“This matter underscores a firm’s need to be clear and comprehensive in disclosing risks of the structured products it sells to retail investors,” Finra enforcement chief Brad Bennett said. “In cases, UBS’s financial advisers did not even understand the complex products they were selling, and as a result, they neglected to disclose necessary information to customers about the issuer’s credit risk so investors would understand the magnitude of the potential losses.”

FINRA Issues Regulatory Notice Aimed at Principal Protected Notes

FINRA has issued a regulatory notice this month that stresses the need for brokerage firms to disclose the risk to investors in so-called Principal-Protected Notes. The notice, which may be viewed here, cautions firms from overstating the level of protection inherent in this structured product.

When marketing this product, firms may overstress the principal protection feature of the product without adequately disclosing the fact that such a feature is contingent on the continued credit worthiness of the guarantor. Principal protection is often rendered moot in cases where the guarantor files for bankruptcy – case in point: Lehman Brothers.

Many investors were sold Lehman Principal Protected Notes through their respective brokerage firms. When Lehman Brothers filed for bankruptcy, these notes were effectively rendered worthless. This came as a surprise to many investors who thought they had purchased a product which guaranteed capital preservation.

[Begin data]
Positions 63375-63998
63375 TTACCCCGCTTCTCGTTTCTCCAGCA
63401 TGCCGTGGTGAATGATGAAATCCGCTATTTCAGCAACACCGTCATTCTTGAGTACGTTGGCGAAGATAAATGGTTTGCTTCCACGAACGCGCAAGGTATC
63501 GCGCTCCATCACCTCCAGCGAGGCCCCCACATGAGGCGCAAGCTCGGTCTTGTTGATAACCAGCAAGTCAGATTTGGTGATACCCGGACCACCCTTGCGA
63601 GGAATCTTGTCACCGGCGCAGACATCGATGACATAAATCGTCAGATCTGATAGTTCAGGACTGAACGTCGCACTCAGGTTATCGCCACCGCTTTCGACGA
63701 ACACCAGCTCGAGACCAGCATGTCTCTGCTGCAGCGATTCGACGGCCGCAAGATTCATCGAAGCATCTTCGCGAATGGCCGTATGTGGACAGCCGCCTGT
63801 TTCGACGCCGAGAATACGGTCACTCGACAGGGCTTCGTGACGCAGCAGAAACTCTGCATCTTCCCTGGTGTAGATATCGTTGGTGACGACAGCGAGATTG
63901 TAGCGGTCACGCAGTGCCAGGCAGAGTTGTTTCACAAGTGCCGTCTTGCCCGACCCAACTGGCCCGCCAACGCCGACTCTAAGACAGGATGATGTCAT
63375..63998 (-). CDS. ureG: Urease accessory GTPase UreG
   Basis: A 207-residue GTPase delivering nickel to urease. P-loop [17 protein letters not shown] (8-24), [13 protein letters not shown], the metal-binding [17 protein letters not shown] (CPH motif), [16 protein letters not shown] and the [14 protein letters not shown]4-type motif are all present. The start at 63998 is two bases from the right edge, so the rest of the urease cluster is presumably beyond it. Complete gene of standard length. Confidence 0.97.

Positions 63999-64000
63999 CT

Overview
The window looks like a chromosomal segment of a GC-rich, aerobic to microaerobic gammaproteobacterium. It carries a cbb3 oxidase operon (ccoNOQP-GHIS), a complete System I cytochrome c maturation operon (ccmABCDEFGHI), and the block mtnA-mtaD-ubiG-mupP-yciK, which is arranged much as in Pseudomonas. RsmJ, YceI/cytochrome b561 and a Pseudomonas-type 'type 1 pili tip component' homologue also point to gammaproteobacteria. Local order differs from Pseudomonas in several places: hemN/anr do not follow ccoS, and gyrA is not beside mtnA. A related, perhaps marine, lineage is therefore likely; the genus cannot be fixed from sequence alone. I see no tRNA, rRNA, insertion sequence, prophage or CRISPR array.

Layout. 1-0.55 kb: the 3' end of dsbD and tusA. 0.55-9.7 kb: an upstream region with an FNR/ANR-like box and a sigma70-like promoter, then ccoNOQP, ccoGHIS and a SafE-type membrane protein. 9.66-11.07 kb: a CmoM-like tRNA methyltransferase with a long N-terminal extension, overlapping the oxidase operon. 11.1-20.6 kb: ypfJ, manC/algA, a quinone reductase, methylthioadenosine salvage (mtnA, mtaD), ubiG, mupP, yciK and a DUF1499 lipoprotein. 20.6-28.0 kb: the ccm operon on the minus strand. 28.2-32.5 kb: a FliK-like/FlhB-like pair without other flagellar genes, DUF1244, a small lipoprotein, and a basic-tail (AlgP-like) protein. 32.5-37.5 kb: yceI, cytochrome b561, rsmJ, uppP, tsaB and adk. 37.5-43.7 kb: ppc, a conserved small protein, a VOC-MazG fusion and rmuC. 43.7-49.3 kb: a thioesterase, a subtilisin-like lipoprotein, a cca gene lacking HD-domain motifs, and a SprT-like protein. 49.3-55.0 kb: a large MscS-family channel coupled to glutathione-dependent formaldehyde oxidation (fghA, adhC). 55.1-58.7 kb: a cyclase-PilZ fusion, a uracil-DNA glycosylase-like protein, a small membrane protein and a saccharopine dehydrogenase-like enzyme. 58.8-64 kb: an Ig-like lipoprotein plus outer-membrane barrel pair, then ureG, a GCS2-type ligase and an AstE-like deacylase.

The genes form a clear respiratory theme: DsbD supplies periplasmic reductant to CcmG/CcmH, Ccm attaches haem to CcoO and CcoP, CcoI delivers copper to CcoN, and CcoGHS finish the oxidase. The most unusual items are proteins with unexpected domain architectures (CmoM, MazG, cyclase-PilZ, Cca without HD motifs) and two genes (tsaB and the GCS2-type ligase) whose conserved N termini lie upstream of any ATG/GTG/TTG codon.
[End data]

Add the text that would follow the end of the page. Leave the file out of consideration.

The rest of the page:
A number of Financial Industry Regulatory Authority (FINRA) arbitration claims have been filed against brokerage firms who marketed and sold Lehman PPNs. One such arbitration claim has resulted in a favorable award an investor sold Lehman PPNs by their broker, UBS. Such an award provides hope that future claims may prove equally equitable for investors.


UBS Held Liable In Lehman PPN FINRA Arbitration

According to the WSJ today:

In what will likely be a closely studied ruling, a retail investor was awarded $200,000 after a Financial Industry Regulation Authority arbitration panel decided the investor’s UBS AG (UBS) broker inappropriately sold her risky Lehman Brothers principal protected notes.

The case is one of the first involving the Lehman notes to be heard by a Finra arbitration panel. While the arbitration ruling won’t set a precedent, it could be an indicator of how future rulings on similar cases will play out.

There are “many pending similar cases,” said Jacob Zamansky, of Zamansky & Associates, who represented the investor in the arbitration case. Zamansky stated he is representing a dozen clients in a similar situations around the country.

As in most arbitration awards, the three-person arbitration panel didn’t give reasons for its findings. Other panels that hear similar cases don’t have to follow precedent so they could rule in different ways on nearly identical cases. Still, the case will likely be cited by other plaintiff lawyers.

The case, submitted for arbitration a year ago, was brought against UBS Financial Services, a unit of UBS, which is also being investigated by numerous regulators for alleged issues around its selling of these notes. Zamansky’s client was seeking $300,000 in compensatory damages because the broker recommended structured products. Zamansky argued that the notes were “speculative derivative securities” and were “unsuitable” for unsophisticated investors, according to the Finra claim statement.